Wed | Dec 12, 2018

Editorial | Make it a DC plan, Mr Shaw

Published:Friday | March 17, 2017 | 12:00 AM

He hasn't sent it the entire length of the field, but Audley Shaw is kicking Jamaica's slow-paced pension-reform project, or an important element thereof, some way down the pitch.

On Wednesday, he announced that the Government will have a phased implementation of the five per cent of salaries that public servants will have to contribute to their pensions.

While the finance minister hasn't yet set out his timetable for full enforcement and the ratios to be applied until the target is met, we understand the political impulses behind his actions. In recent weeks, public servants, teachers more vocally, have been complaining about the impact that this five per cent pension contribution will have on their take-home pay, after a multi-year freeze of basic salaries.

But perhaps the more acute issue is the J$17.5-billion tax package Mr Shaw imposed last week to help fund the Government's 2017-18 Budget. That will mean higher prices for fuel, electricity, and motor vehicle licences, which is likely to translate to higher costs for a range of other services. Although more than 80 per cent of the taxes will go towards covering the second tranche of a give-back on income tax to PAYE employees, the sense is that the public doesn't much like the measures, having been initially told that the generous hike in the income tax threshold wouldn't mean new, or higher, taxes.

On this matter, however, Mr Shaw should hang tough, giving public servants the unvarnished truth: that the current pension arrangements are unsustainable and that Jamaican governments have been kicking the can down the road for far too long. Moreover, he should use this opportunity to do something more: pull back from a defined benefit (DB) pension scheme, where employees are guaranteed a specific level of pensions, to a defined contribution (DC) arrangement in which pensions are determined by the performance of the fund.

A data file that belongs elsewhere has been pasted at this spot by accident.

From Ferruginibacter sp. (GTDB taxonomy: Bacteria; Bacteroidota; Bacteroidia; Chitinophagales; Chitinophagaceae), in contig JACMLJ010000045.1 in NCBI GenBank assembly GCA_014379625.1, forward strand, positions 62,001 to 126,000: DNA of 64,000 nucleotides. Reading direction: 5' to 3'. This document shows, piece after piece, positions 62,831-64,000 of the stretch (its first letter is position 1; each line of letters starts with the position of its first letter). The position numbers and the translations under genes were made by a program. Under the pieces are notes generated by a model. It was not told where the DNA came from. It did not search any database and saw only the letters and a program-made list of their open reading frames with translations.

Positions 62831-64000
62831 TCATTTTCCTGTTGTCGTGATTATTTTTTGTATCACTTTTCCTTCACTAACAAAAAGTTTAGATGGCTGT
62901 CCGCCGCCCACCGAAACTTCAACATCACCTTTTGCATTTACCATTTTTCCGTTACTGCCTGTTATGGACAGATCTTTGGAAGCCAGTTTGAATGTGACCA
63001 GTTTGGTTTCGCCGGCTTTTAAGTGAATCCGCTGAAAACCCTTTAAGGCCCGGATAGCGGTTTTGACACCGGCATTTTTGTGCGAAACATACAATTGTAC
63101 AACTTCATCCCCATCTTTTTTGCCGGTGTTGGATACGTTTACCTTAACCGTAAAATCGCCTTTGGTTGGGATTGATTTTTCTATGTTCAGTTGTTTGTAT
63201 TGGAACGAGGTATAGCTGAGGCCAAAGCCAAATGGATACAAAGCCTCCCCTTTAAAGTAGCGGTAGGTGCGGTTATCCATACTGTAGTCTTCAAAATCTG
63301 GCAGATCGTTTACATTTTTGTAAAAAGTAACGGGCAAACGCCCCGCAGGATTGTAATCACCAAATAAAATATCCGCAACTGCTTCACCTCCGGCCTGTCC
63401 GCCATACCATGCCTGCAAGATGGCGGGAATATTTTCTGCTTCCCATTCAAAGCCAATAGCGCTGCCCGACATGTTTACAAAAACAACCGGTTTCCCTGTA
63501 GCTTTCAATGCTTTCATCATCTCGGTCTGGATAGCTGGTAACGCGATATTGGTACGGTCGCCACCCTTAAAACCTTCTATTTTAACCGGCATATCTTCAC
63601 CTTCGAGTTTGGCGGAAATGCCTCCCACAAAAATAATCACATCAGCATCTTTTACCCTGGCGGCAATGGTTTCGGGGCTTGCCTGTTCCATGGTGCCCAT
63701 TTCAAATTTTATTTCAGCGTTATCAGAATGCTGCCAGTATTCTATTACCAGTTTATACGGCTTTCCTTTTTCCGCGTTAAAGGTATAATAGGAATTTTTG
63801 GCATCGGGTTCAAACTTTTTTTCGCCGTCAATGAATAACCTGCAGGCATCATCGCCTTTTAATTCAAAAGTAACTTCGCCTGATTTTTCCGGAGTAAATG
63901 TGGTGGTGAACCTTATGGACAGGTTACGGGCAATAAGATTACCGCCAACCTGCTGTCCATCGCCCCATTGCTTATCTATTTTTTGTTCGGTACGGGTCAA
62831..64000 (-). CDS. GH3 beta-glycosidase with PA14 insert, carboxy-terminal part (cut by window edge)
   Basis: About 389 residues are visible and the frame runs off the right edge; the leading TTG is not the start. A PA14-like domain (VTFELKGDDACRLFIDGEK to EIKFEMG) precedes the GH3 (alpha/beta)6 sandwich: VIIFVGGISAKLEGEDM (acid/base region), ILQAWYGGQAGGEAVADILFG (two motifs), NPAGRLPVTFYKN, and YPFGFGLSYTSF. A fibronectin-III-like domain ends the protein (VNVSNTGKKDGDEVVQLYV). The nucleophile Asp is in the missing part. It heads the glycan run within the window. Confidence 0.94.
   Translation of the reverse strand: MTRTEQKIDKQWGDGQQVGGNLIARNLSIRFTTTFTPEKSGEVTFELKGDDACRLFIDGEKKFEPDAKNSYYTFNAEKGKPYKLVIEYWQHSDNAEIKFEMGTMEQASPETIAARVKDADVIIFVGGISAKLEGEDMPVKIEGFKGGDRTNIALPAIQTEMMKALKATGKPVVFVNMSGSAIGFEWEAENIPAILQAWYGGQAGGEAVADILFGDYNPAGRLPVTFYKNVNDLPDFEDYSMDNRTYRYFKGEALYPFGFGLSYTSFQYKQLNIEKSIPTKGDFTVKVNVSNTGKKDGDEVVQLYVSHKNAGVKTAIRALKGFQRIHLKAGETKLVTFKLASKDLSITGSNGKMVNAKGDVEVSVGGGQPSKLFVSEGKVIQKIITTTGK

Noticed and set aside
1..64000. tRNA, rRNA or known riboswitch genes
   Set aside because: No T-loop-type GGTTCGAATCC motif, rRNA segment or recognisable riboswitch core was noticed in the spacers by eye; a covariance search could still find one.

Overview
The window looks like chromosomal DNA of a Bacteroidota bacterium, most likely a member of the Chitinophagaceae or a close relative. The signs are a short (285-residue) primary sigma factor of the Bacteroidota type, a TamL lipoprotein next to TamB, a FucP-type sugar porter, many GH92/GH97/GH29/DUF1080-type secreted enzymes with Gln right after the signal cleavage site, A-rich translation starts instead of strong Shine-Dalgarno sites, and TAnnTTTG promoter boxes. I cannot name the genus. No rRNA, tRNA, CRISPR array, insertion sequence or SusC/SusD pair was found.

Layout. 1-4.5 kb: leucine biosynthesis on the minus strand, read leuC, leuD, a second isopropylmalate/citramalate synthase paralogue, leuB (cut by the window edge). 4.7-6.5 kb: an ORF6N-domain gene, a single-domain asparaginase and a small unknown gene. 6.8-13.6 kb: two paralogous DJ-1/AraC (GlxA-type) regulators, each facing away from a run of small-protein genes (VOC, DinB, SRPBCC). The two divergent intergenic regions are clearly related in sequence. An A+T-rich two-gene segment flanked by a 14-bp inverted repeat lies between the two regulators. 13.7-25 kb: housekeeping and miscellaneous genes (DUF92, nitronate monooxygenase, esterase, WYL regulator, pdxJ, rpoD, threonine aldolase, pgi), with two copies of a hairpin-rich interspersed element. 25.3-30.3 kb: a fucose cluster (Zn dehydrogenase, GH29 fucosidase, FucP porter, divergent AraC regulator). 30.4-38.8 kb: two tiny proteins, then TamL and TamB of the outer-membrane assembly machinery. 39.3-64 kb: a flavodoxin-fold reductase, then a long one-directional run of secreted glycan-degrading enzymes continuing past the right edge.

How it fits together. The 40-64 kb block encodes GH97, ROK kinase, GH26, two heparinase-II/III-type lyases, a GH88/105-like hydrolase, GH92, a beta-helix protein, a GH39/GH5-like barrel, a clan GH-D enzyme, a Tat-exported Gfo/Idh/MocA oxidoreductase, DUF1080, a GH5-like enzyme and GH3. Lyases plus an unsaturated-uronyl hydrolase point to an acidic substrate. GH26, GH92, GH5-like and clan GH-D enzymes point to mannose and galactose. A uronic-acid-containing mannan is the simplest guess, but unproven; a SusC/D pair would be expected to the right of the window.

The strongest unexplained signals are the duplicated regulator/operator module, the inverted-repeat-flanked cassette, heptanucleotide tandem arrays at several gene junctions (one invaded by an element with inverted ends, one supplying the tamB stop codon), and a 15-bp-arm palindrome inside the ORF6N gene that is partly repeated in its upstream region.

For the fiscal year starting April, the administration projects a pension bill of J$34.3 billion, or a 130 per cent increase over eight years, making pensions among the Government's fastest-rising obligations. If nothing happens, the Government's implied pension debt, at around 36 per cent of GDP in 2010, will be hovering at around 50 per cent in 2030, maintaining an upward trajectory over the next decade onwards.




Mr Shaw's new proposal, combined with the phased increase in the retirement age by five years, to 65, will slow down both the implied pension debt and pension expenditure. But most simulations indicate that the scheme that is most sustainable for the public finances, while providing confidence to pensioners, is a DC scheme into whose fund Government makes a matching contribution.

In reformulating the arrangement to a DC scheme, Mr Shaw must apply it not only to new public officers; rather, the Government should draw a red line under the existing DB arrangement when the law comes into force. Thereafter, all public servants, including employees in the system, should be made part of the new DC arrangement.

Mr Shaw should further tweak the bill to make explicit that the Government will match employee contributions to the proposed pension fund, rather than leaving the amount and manner of its payment to the determination of the minister, even if subject to a resolution by Parliament.